by Jay Jarboe
The church is God’s instrument in accomplishing his global mission. However, many churches today are struggling to join God in that effort. My work with Mission Resource Network (MRN) is to equip churches to be on mission with God, both locally and globally. In my conversations with churches, I often hear frustration regarding the lack of growth and discipleship on the mission fields they support.
Too often, their response is to end the partnership with their current missionary and to look for a more effective work. What they fail to realize is that we send out missionaries and then expect them to succeed in the very area that we are failing in at home: making disciples. Many churches are now beginning to realize that we have become distracted from our primary purpose of “being and making disciples of Jesus Christ” (Matthew 28:16-20).
Churches are facing the reality that their mission work is not limited to a profession or a location. Nor is it something that they are merely involved in “over there” by supporting full-time missionaries. We all are called to live out the mission of God in our own lives and in our neighborhoods. I am encouraged to hear church leaders wrestle with this reality. Yet, these same church leaders struggle with how to start the process of re-discovering their mission.
How can churches regain their vision for local and global missions? There is not one simple answer to that question, but somehow we instinctively know that we must begin to think more like missionaries. We are living in the world’s third-largest mission field here in the United States with multiple nationalities represented in our communities. Culture, language, and worldviews have changed drastically around us. We are called to be “salt and light” in our own backyard!
At MRN, we have responded to these challenges by recalibrating our mission-team training to fit local church needs.
Most mission education involves developing five capacities within missionaries:
A Theology of Missions–our mission is rooted in the nature of God. A proper theology establishes a solid biblical foundation based on knowing God and his mission.
A Strategy for Spiritual Formation–missions is not primarily a strategic undertaking. It is a spiritual endeavor and missionaries must continually be conformed to the likeness of God’s son. Our mission is to glorify God, save the lost, and be transformed as disciples.
Cultural Awareness–missionaries must understand and adapt to various worldviews as they share the never-changing good news of Jesus.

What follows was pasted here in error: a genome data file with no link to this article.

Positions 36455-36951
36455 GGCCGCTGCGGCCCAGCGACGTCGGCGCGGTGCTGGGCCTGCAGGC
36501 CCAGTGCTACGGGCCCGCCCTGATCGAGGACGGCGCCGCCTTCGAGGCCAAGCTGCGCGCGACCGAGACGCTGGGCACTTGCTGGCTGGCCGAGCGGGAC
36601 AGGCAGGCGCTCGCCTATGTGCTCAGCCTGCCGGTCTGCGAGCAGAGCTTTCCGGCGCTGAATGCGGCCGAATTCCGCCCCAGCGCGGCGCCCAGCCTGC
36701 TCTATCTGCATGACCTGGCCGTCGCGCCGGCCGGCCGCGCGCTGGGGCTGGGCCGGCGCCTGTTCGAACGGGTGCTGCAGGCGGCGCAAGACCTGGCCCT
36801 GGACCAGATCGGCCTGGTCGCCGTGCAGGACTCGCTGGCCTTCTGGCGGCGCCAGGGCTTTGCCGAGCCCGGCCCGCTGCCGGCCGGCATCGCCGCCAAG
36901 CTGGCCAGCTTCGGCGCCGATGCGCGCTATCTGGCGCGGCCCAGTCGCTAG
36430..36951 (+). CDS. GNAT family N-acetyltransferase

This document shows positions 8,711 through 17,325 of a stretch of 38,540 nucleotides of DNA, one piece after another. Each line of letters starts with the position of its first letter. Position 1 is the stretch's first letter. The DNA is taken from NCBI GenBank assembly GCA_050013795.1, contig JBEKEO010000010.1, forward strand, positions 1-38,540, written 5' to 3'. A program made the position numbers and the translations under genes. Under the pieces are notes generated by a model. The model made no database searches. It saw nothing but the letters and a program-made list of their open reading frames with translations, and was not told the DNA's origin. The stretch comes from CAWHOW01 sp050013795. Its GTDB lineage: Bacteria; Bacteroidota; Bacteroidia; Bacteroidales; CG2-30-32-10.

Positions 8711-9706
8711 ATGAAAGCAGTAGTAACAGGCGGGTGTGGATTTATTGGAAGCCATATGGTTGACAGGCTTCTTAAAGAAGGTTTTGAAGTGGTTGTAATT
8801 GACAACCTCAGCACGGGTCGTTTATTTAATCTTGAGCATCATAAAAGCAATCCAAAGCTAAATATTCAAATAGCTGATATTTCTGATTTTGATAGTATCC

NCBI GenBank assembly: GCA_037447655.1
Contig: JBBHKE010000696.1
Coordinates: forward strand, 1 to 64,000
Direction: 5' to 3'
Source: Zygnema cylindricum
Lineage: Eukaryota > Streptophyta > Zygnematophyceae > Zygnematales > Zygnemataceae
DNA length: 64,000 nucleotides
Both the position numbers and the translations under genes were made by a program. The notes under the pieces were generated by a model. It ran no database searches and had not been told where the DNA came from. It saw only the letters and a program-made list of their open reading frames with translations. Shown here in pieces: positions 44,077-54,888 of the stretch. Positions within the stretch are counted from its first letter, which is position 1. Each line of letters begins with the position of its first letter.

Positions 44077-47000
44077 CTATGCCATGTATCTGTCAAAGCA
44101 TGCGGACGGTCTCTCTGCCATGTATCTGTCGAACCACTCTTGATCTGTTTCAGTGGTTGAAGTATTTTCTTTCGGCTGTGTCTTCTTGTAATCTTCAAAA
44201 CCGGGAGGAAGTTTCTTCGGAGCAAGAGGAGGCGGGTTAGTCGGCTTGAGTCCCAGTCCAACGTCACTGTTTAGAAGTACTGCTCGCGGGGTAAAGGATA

Skills in Team Building–good “one another” relationships are essential in living “on mission” in any environment.
Strategic Preparation–our strategic plans must focus on joining God in his mission and fulfilling our partnership role.
It is easy to see how each of these areas are critically needed in our churches as they seek to honor the great commission.
To help churches develop these capacities, MRN has developed a series of equipping labs and processes, which we conduct with both domestic and foreign congregations. One of the tools we provide church leaders is a diagram, entitled “Developing a God-Directed Ministry.” This tool serves as a “track for churches to run on” in their quest to empower a new vision.
Most churches seeking to become more focused on domestic and foreign missions want to start at the top of this pyramid by changing their practices. They tend to slowly work down the left side of the pyramid without the foundation and power only provided by God. They develop their plan, find justification in scripture, and then ask God to “bless” what they have planned. In reality, they work backwards.
Churches should start by developing a theology of missions rooted in the nature of God, go back to scripture to re-examine the gospel and the role of the church, rediscover the mission of God, and then commit to living out the values which grow from this biblical understanding.
Once this is done, they are in a position to discern and articulate a vision of their role in God’s work, based on their location, resources, experience, and calling. When a church has a clear, biblically-based vision, they can then set priorities and/or goals. Then, they can proactively determine what their strategies and practices should be, as well as to select partners they should work with. This process provides the framework for decision-making and forward movement in experiencing the mission of God.
Therefore, the vision for missions needs to be nurtured in each congregation and is first and foremost a matter of spiritual discernment. Strategic planning has its place, but it must rest on biblical foundations, which need to be built well if they are going to effectively support a significant work.
In the next article, we will discuss four steps that become important in this missional church-equipping process.
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